As an aside, if you want to grab this album or some of its tracks, do so at I-Tunes and while you're there, grab the special I-Tunes videos entitled "The Woodshed Sessions" and an accoustic version of "Never Look Back" that will blow your mind.

To sum things up, this is a decent record, but not one of the band's, or 2009's, best (those lists are en route).  Blue Rodeo never really disappoints and one last thing - I like their style - particularly Greg Keelor's haggered, laid-back vibe which lends itself more to to present-day Randy Bachman than to the scrawny, polished Hollywood set that we see a legion of musicians scrambling to be a part of.  I was scrambling for a Brittany Murphy parable here, but my head must be weathered by Christmas cheer and now I learn that Pete Doherty has AGAIN been picked up for heroin possession a day after a drunk driving charge.  Surely a guy could work that in too?!? Maybe not.  Over and out.

Posted by Knox Harrington on December 22, 2009 | Permalink | Comments (12)

How Big Government Destroyed Detroit


Posted by Richard Anderson on December 22, 2009 | Permalink | Comments (40)

Monday, December 21, 2009

Iran sanctions are precursor to war: Ron Paul

In his latest Texas Straight Talk column, Congressman Ron Paul looks at U.S. sanctions on Iran:

Last week the House overwhelmingly approved a measure to put a new round of sanctions on Iran. 

If this measure passes the Senate, the United States could no longer do business with anyone who sold refined petroleum products to Iran or helped them develop their ability to refine their own petroleum.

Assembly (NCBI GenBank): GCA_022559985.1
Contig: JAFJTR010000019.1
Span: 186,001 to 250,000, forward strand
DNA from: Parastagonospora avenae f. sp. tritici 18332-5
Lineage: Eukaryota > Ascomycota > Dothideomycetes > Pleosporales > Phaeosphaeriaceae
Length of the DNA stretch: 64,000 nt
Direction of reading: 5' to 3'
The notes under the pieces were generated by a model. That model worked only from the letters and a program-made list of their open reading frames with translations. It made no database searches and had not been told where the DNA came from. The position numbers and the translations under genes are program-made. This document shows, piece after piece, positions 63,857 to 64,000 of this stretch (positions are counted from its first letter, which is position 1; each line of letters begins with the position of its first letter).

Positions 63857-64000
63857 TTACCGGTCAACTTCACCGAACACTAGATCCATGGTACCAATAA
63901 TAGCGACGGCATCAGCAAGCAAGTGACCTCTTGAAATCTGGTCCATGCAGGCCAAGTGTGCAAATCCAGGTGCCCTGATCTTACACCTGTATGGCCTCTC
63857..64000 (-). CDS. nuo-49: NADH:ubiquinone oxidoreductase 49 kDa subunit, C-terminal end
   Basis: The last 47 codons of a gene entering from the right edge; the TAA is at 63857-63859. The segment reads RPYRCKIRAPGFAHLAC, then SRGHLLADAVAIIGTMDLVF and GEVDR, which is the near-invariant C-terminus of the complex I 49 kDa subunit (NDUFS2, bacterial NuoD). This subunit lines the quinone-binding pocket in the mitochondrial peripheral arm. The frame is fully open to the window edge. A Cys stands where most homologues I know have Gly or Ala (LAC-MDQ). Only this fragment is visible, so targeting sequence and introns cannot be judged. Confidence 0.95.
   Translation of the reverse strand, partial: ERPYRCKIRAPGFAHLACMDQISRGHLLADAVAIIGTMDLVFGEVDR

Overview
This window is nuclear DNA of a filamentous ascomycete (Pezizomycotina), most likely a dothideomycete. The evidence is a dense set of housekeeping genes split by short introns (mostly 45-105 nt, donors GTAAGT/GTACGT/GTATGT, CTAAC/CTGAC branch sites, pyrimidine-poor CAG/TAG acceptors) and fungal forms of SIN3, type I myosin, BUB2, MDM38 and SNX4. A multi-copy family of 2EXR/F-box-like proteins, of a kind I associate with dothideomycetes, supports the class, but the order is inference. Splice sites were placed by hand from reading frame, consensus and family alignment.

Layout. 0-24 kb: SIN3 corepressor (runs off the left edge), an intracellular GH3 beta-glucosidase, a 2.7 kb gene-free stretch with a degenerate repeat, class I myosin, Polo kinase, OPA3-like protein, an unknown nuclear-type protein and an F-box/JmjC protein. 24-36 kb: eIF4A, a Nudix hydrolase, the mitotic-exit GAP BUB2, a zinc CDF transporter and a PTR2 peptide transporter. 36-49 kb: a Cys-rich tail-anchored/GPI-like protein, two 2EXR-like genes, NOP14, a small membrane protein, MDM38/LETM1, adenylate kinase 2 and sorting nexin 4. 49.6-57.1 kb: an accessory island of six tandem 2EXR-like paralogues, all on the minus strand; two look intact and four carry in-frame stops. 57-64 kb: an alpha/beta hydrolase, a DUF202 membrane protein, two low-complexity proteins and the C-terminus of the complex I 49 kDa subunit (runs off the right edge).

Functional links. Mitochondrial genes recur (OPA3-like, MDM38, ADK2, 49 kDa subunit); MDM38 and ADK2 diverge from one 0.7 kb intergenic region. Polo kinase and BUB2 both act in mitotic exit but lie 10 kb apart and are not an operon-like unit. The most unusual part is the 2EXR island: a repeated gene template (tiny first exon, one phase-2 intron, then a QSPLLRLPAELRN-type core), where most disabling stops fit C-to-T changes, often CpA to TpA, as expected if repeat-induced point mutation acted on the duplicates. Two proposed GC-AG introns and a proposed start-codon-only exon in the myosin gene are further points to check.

The sad thing is that many of my colleagues voted for this measure because they felt it would deflect a military engagement with Iran.  I would put the question to them, how would Congress react if another government threatened our critical trading partners in this way?  Would we not view it as asking for war?

Click here to read the full article.

I too have explored this relationship between trade and peace in previous blog posts, with this basic conclusion:

Trade is the Trojan Horse of liberty. Once it passes through the protectionist gates of fortress economies, it quietly sneaks about destroying statism and poverty. Trade also creates the conditions for peace as nations learn to cooperate for mutual advantage and reject the winner-takes-all approach of war and mercantilism. 19th century French classical liberal theorist Frederick Bastiat wrote “When goods don’t cross borders, soldiers will.”

You can read my post here, if Paul isn't enough for you.

Posted by Matthew Johnston

Posted by westernstandard on December 21, 2009 | Permalink | Comments (86)

Alberta Chambers of Commerce backs province on its court challenge of national securities regulator

The Alberta Chambers of Commerce (ACC) supports the Alberta government’s decision to challenge the constitutionality of the federal government’s proposal to create a single national securities regulator.

In May 2009, ACC’s federation of 124 chambers of commerce, which represents 22,000 businesses, adopted a policy that urges the provincial government’s continued movement towards creating a nationwide passport system.

ACC believes a completely harmonized passport model, which all provinces and territories except Ontario have implemented, is a better alternative to a national securities regulator because a well-monitored, coordinated regulatory system will best serve and reflect the diversity of Canada’s regions.

“The passport system will allow us to retain a measure of control over our own regional economic issues,” says Ken Kobly, ACC’s president and CEO. “There are some different needs in this province that we don’t think would be accommodated through a one-size-fits-all national securities regulator.